The Savoy Ballroom was built for black patrons, and for the first time in history a beautiful ballroom was made even more beautiful with no segregation.
The Lindy Hop: Harlem’s Signature Cultural Dance
The Origins and Name
The origins of the name 'Lindy Hop' are still debated in Lindy Hop communities today... almost 90 years later. A very influential revived was started back in the 1980’s by American, Swedish and British Dancers. And since that time Lindy Hop and Swing dancing is enjoyed throughout North America, South America, Europe, Asia... seemingly everywhere than where it began…
“Lindy”: In one account it is argued that, in the slang of the late 19th and early 20th centuries, a 'Lindy' was a young woman. The word "hop" has been documented as early as 1913 as a term for swing dancing, used by early Texas Tommy dancers to describe the basic move for their dance.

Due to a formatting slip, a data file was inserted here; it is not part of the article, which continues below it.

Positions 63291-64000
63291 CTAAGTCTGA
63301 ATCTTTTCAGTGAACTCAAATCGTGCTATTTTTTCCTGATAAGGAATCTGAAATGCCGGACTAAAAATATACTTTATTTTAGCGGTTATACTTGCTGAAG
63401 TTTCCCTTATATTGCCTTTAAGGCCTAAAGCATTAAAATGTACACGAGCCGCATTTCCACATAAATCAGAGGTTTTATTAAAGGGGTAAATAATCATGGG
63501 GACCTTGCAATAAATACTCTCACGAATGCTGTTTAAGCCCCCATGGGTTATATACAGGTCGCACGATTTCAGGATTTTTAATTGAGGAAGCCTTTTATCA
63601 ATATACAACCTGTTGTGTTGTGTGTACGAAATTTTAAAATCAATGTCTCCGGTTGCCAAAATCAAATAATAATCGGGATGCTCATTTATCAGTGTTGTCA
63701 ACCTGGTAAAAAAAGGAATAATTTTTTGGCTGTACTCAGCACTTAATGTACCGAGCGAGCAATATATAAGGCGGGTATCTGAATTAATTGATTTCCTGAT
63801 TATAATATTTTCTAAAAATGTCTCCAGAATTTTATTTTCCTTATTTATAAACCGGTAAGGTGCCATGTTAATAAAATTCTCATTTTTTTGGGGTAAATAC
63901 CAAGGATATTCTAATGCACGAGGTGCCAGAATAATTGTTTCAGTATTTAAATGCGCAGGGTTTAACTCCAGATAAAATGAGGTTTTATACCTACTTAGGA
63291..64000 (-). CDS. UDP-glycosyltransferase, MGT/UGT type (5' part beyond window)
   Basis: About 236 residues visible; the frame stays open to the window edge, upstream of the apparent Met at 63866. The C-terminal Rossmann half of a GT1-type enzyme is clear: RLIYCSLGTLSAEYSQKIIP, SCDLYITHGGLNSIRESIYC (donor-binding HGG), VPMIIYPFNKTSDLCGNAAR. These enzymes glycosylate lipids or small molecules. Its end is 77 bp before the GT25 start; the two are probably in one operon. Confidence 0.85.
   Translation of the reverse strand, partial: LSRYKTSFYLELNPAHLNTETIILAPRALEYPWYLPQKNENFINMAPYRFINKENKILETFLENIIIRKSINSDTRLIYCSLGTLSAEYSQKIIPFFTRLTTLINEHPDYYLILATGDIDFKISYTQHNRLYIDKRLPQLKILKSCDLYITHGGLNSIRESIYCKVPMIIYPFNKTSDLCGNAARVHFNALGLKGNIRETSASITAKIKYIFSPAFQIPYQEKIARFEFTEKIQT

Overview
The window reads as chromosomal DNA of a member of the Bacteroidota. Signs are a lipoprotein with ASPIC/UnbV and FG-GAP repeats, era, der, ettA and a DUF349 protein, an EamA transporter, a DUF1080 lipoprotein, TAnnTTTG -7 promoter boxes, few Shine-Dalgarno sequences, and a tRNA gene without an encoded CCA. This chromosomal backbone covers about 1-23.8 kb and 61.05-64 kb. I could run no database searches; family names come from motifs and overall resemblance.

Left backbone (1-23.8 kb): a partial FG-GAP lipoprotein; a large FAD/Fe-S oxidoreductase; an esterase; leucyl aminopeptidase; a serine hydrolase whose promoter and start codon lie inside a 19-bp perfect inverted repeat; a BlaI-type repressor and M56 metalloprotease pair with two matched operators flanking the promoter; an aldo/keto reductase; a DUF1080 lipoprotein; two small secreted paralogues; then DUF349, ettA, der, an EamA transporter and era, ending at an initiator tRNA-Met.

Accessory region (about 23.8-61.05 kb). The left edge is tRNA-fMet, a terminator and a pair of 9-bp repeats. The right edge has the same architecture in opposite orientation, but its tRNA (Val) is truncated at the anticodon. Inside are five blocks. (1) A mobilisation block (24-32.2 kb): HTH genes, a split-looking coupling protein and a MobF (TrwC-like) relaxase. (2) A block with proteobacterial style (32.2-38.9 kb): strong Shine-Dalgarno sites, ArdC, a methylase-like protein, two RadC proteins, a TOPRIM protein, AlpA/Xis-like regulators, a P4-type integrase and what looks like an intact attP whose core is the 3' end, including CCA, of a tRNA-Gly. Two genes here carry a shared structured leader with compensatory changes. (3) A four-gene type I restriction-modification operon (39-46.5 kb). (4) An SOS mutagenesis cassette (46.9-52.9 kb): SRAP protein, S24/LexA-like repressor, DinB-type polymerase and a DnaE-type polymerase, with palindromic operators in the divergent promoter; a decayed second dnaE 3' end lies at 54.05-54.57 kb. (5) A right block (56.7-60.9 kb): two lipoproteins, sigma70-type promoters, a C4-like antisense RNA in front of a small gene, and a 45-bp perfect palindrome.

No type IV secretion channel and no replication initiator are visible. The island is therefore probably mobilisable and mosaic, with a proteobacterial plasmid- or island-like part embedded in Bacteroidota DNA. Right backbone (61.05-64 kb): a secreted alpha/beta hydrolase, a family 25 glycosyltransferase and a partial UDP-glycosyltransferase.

In the more colorful account dancer "Shorty" George Snowden renamed the breakaway dance as the Lindy Hop in a dance contest. Snowden was one of the 24 couples that competed in a negro dance marathon that began on June 17, 1928 at the Manhattan Casino, a ballroom that was located at 8th Avenue and 155th Street in Harlem (later to become the Rockland Palace ). During the contest Snowden stated that he decided to do a breakaway: fling his partner out and improvise a few solo steps of his own. Fox Movietone News was there to cover the marathon, and took close-ups of Shorty's feet. An interviewer asked him what was he doing with his feet, and Snowden replied 'The Lindy'".
Whether Snowden meant it or not, Lindy Hop became associated with Charles Lindbergh's transatlantic airplane flight, completed in 1927 ("Lindy" was the aviator's nickname). This three way association between the aviator, George Snowden and the dance continues in Lindy Hop folklore.
Lindy Hop was a combined number of dances popular in the United States in the 1920s and earlier, many of which developed in African American communities. Just as jazz music emerged as a dominant art form that blended and joined with other forms of music, the Lindy Hop could absorb and integrate with other forms of dance.